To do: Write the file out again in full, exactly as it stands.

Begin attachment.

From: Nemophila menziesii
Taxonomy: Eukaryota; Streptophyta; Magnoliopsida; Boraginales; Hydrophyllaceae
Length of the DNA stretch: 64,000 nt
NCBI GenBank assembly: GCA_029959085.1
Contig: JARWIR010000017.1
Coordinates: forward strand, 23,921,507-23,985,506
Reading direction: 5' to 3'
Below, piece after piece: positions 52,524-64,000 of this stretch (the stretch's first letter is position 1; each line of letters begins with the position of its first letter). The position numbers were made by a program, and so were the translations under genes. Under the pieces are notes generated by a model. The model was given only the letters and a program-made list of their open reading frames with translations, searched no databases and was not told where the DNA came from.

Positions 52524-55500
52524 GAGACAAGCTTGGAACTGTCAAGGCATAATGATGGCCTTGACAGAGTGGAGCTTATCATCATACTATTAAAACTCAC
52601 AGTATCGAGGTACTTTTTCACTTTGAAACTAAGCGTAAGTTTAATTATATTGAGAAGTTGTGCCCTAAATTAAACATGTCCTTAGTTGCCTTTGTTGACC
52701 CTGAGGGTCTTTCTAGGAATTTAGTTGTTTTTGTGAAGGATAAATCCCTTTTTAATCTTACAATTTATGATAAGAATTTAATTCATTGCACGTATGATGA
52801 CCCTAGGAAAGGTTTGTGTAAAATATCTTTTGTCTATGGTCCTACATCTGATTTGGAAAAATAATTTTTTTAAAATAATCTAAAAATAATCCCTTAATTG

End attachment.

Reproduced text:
From: Nemophila menziesii
Taxonomy: Eukaryota; Streptophyta; Magnoliopsida; Boraginales; Hydrophyllaceae
Length of the DNA stretch: 64,000 nt
NCBI GenBank assembly: GCA_029959085.1
Contig: JARWIR010000017.1
Coordinates: forward strand, 23,921,507-23,985,506
Reading direction: 5' to 3'
Below, piece after piece: positions 52,524-64,000 of this stretch (the stretch's first letter is position 1; each line of letters begins with the position of its first letter). The position numbers were made by a program, and so were the translations under genes. Under the pieces are notes generated by a model. The model was given only the letters and a program-made list of their open reading frames with translations, searched no databases and was not told where the DNA came from.

Positions 52524-55500
52524 GAGACAAGCTTGGAACTGTCAAGGCATAATGATGGCCTTGACAGAGTGGAGCTTATCATCATACTATTAAAACTCAC
52601 AGTATCGAGGTACTTTTTCACTTTGAAACTAAGCGTAAGTTTAATTATATTGAGAAGTTGTGCCCTAAATTAAACATGTCCTTAGTTGCCTTTGTTGACC
52701 CTGAGGGTCTTTCTAGGAATTTAGTTGTTTTTGTGAAGGATAAATCCCTTTTTAATCTTACAATTTATGATAAGAATTTAATTCATTGCACGTATGATGA
52801 CCCTAGGAAAGGTTTGTGTAAAATATCTTTTGTCTATGGTCCTACATCTGATTTGGAAAAATAATTTTTTTAAAATAATCTAAAAATAATCCCTTAATTG